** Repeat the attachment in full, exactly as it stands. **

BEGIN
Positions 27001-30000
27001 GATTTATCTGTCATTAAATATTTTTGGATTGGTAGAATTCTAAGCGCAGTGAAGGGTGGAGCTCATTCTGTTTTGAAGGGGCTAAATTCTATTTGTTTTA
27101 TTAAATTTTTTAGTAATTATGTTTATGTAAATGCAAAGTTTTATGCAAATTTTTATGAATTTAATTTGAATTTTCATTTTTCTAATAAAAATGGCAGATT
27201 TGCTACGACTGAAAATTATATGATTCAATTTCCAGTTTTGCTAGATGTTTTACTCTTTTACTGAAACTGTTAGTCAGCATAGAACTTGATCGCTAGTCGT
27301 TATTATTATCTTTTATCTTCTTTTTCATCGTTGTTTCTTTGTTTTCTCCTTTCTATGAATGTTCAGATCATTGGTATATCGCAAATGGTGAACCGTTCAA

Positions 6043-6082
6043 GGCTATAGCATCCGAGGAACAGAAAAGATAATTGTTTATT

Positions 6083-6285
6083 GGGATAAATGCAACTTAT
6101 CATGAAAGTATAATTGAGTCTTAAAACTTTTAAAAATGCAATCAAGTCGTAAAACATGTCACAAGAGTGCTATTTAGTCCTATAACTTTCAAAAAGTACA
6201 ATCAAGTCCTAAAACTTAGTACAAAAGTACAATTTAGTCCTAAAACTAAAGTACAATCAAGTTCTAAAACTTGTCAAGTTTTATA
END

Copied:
Positions 27001-30000
27001 GATTTATCTGTCATTAAATATTTTTGGATTGGTAGAATTCTAAGCGCAGTGAAGGGTGGAGCTCATTCTGTTTTGAAGGGGCTAAATTCTATTTGTTTTA
27101 TTAAATTTTTTAGTAATTATGTTTATGTAAATGCAAAGTTTTATGCAAATTTTTATGAATTTAATTTGAATTTTCATTTTTCTAATAAAAATGGCAGATT
27201 TGCTACGACTGAAAATTATATGATTCAATTTCCAGTTTTGCTAGATGTTTTACTCTTTTACTGAAACTGTTAGTCAGCATAGAACTTGATCGCTAGTCGT
27301 TATTATTATCTTTTATCTTCTTTTTCATCGTTGTTTCTTTGTTTTCTCCTTTCTATGAATGTTCAGATCATTGGTATATCGCAAATGGTGAACCGTTCAA

Positions 6043-6082
6043 GGCTATAGCATCCGAGGAACAGAAAAGATAATTGTTTATT

Positions 6083-6285
6083 GGGATAAATGCAACTTAT
6101 CATGAAAGTATAATTGAGTCTTAAAACTTTTAAAAATGCAATCAAGTCGTAAAACATGTCACAAGAGTGCTATTTAGTCCTATAACTTTCAAAAAGTACA
6201 ATCAAGTCCTAAAACTTAGTACAAAAGTACAATTTAGTCCTAAAACTAAAGTACAATCAAGTTCTAAAACTTGTCAAGTTTTATA